Enhancement of biodegradation of oil adsorbed on fine soils in a bioslurry reactor
Chemo_68-2_281.pdf 156 KB
Alcantara-Garduno, Martha E.
Techniques for enhancing the biodegradation of oil-contaminated fine soils in a slurry-phase bioreactor were investigated. Using a model system consisting of kaolin particles containing adsorbed n-dodecane as a diesel fuel surrogate, we investigated how increasing the temperature and adding a surfactant and various hydrophobic support media affected the biodegradation rate of n-dodecane. Increasing the temperature from 25 to 35°C decreased the time required for complete degradation of n-dodecane by 30%, from 110 h to 80 h. Addition of the surfactant polyethylene glycol p-1,1,3,3-tetramethylbutylphenyl ether decreased the degradation time to less than 48 h at 35°C, although a high concentration of the surfactant (3000 mg l-1) was required. We suspect that the surfactant increased the degradation rate by solubilizing the n-dodecane into the solution phase in which the microorganisms were suspended. We tested five types of organic polymers as support media for the microorganisms and found that the biodegradation time could be reduced by approximately 50% with a support medium made from polyurethane; in the presence of this medium, only 36 h was required for complete decomposition at 35°C. The reduction in the degradation time was probably due to transfer of the n-dodecane from the soil to the support medium, which improved contact between the n-dodecane and the microorganisms. The polyurethane support medium bearing the microorganisms was stable and could be reused.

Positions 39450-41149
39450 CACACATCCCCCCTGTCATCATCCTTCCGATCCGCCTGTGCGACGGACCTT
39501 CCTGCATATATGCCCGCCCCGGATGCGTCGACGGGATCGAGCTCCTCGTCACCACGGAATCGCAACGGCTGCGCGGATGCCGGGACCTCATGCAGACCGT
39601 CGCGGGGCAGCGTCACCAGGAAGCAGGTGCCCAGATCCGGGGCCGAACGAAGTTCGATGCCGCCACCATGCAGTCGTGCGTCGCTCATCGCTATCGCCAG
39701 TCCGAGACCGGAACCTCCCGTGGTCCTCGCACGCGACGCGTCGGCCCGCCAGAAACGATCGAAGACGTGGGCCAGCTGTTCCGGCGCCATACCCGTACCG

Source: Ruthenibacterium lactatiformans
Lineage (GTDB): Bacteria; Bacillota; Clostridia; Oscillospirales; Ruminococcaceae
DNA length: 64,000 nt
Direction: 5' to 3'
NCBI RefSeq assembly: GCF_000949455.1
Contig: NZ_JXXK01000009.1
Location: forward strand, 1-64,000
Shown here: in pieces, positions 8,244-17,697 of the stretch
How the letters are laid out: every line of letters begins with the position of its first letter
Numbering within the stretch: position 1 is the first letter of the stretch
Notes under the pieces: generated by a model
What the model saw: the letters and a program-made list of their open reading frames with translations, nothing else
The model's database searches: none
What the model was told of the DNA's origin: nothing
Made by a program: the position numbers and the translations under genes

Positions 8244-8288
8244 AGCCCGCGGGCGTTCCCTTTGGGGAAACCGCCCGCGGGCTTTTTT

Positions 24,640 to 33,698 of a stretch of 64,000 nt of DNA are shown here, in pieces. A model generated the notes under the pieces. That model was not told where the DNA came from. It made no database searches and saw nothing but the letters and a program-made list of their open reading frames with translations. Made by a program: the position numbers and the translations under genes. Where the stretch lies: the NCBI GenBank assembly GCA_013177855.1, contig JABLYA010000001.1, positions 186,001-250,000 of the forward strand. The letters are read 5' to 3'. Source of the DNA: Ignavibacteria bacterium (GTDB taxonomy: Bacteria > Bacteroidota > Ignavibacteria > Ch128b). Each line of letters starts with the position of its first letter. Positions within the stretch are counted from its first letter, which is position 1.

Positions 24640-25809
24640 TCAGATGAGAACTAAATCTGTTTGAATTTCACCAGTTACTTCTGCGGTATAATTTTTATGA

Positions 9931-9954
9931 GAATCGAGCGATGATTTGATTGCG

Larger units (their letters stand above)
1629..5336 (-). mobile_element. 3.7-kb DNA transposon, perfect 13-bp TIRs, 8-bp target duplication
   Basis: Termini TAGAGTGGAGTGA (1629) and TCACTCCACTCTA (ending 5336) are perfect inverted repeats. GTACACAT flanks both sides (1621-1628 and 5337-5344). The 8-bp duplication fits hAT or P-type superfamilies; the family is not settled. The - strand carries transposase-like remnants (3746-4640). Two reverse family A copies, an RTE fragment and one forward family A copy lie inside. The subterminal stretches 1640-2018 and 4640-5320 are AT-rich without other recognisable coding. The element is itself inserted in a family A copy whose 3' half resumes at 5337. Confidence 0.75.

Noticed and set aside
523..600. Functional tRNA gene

Pergamon-Elsevier Science Ltd.
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